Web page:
After two years of negotiations Congress has enacted legislation to protect patients from certain surprise medical bills as part of Consolidated Appropriations Act, 2021.   The No Surprises Act (the “Act”) amends the Public Health Services Act and will take effect on January 1, 2022.  While several states have passed surprise billing protections in recent years that addressed fully-insured plans, this legislation will extend to self-funded plans.  The Act will protect patients when they receive out-of-network emergency care (including independent freestanding emergency departments), out-of-network physician services while at an in-network facility, and air ambulance services.  Excluded from the Act are ground ambulance rides but it does create an advisory committee to study consumer protections related to ground ambulance rides.

The Act intends to protect patients from surprise bills, limiting patient responsibility to what they would otherwise be responsible for if they had received care from an in-network provider.  The Act also requires uninsured individuals to be provided with a good faith estimate of costs before they receive care and insurers to provide advanced explanations of benefits to enrollees indicating whether the provider or facility is a participating provider and their estimated costs.  The Act also requires the implementation of a patient-provider dispute resolution process when uninsured individuals receive charges substantially in excess of a good faith estimate.

When there is a payment dispute for out-of-network care, insurers and providers have a thirty-day open negotiation period to negotiate from the day the provider or facility receives an initial payment or notice of denial of payment.  When this negotiation is unsuccessful, the parties have four days to request the independent dispute resolution (“IDR”) process.  The Secretary of the US Department of Health and Human Services, jointly with the Secretary of Labor and Secretary of Treasury, must establish through notice-and-comment rulemaking within one year of enactment, one IDR process.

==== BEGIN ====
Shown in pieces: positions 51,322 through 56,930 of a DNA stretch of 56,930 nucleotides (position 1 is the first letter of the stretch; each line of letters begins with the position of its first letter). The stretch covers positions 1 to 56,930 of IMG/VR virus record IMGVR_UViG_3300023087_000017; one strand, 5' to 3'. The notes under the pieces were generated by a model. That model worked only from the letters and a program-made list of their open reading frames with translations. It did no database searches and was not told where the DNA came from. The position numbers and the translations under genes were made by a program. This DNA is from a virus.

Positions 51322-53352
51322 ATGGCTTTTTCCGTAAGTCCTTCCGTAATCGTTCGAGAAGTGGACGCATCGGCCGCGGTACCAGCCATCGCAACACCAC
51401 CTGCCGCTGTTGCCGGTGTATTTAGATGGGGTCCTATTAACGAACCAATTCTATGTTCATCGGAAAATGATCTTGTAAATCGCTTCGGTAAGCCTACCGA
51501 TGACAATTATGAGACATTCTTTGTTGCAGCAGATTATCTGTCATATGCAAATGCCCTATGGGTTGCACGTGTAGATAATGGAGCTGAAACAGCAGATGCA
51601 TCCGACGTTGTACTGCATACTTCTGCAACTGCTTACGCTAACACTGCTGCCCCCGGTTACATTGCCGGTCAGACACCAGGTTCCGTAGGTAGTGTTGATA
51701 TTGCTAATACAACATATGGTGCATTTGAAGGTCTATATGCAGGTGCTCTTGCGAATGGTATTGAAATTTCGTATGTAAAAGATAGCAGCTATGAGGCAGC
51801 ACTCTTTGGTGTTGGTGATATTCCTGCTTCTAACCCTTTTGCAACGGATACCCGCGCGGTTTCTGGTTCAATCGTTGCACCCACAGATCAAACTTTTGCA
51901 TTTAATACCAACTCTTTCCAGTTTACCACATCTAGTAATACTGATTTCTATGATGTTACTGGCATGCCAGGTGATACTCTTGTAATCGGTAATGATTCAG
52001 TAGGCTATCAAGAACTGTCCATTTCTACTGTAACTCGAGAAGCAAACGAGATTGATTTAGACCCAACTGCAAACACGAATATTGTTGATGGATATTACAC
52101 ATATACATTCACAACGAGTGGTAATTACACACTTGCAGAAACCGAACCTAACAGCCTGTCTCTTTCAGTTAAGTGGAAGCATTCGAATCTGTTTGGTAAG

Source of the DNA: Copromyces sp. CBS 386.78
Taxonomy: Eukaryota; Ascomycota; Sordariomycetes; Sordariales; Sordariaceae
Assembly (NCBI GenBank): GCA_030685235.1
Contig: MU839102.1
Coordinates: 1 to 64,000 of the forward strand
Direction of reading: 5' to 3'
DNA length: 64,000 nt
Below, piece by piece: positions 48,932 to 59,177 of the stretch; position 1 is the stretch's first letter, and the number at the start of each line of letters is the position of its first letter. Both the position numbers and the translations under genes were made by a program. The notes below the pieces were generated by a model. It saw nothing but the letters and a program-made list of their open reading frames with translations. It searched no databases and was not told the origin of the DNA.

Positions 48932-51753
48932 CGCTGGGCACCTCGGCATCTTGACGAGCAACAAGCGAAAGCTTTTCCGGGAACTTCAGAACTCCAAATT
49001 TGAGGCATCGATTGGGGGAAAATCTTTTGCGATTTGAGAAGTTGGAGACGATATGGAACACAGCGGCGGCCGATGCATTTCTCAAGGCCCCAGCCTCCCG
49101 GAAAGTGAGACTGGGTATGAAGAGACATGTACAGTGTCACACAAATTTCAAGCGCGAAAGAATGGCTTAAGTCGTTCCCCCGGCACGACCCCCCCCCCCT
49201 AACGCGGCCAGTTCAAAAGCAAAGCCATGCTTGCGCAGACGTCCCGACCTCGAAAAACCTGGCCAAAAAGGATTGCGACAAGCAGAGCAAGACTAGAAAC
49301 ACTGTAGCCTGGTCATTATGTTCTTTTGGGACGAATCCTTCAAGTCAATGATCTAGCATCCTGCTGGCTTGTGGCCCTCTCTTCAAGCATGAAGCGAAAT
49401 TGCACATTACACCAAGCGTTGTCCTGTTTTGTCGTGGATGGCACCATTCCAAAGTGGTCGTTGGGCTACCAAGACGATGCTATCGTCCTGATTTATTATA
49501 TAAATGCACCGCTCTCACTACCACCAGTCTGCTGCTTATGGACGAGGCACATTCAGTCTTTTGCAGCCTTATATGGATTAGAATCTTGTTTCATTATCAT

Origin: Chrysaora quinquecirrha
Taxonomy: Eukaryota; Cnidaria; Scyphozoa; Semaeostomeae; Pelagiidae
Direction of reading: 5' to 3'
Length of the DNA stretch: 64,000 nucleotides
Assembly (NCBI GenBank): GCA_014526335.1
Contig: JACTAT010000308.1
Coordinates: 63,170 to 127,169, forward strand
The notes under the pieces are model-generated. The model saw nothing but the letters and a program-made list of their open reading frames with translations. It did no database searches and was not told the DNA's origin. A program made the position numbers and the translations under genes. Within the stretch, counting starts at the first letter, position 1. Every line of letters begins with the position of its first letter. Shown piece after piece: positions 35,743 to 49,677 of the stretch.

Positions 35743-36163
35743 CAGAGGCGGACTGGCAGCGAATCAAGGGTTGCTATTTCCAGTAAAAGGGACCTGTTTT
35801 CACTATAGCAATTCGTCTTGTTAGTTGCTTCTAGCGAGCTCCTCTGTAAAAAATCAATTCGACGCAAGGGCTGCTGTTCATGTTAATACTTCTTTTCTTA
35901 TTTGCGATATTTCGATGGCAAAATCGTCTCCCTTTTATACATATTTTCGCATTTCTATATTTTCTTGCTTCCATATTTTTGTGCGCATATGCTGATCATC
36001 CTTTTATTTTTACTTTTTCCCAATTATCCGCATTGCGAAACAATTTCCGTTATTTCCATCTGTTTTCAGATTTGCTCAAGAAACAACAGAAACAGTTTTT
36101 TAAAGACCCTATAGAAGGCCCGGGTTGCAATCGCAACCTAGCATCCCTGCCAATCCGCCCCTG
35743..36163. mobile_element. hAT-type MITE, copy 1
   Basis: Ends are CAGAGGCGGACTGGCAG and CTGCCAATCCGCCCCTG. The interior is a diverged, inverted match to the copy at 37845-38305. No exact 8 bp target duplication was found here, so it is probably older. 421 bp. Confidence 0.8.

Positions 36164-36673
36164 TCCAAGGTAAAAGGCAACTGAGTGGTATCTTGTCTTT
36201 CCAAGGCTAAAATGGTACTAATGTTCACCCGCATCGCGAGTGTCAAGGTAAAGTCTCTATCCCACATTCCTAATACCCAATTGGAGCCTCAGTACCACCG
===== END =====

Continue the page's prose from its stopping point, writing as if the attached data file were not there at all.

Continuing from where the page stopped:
Earlier compromise legislation included a benchmark standard, but the Act instead implements an IDR process to determine payment disputes between insurers and providers.  Each party will submit a payment amount and the IDR entity will select the correct amount ( often referred to as “baseball style arbitration”).  Providers may only request IDR once every ninety days, and the IDR entity is prohibited from considering usual and customary charges, the provider or facility charges, or Medicare, Medicaid, CHIP, or TRICARE rates.  IDR entities are required to consider the prevailing in-network negotiated payment rates.  The IDR entities decision is binding upon the parties and is not subject to judicial review.  The Act also permits providers and insurers to submit multiple cases together for IDR.  The party whose is offer is not chosen is responsible for paying the charges of the IDR entity.  Finally, the law does not preempt existing state law that addresses surprise billing for fully insured plans.  If the parties reach a settlement prior to the IDR determination, each party shall pay half of the IDR fees (unless the parties agree otherwise).

The Act also creates provider directory verification requirements for health insurers.  The provision requires verification of a database on a public website of the health plan or issuer that contains each health care provider and health care facility that the plan or issuer has a direct or indirect contractual relationship to furnish items and services with no less frequently than once every 90 days.  In addition, the website must contain provider directory information for each provider and facility, which includes for each provider or facility the: name, address, specialty, telephone number, and digital contact information.

Norton Rose Fulbright attorneys are continuing to review the Continuing Appropriations Act, 2021 and consider its impact on the health care industry.  Please contact members of the Norton Rose Fulbright healthcare team if we can assist with your evaluation of the Act and its impact on your operations.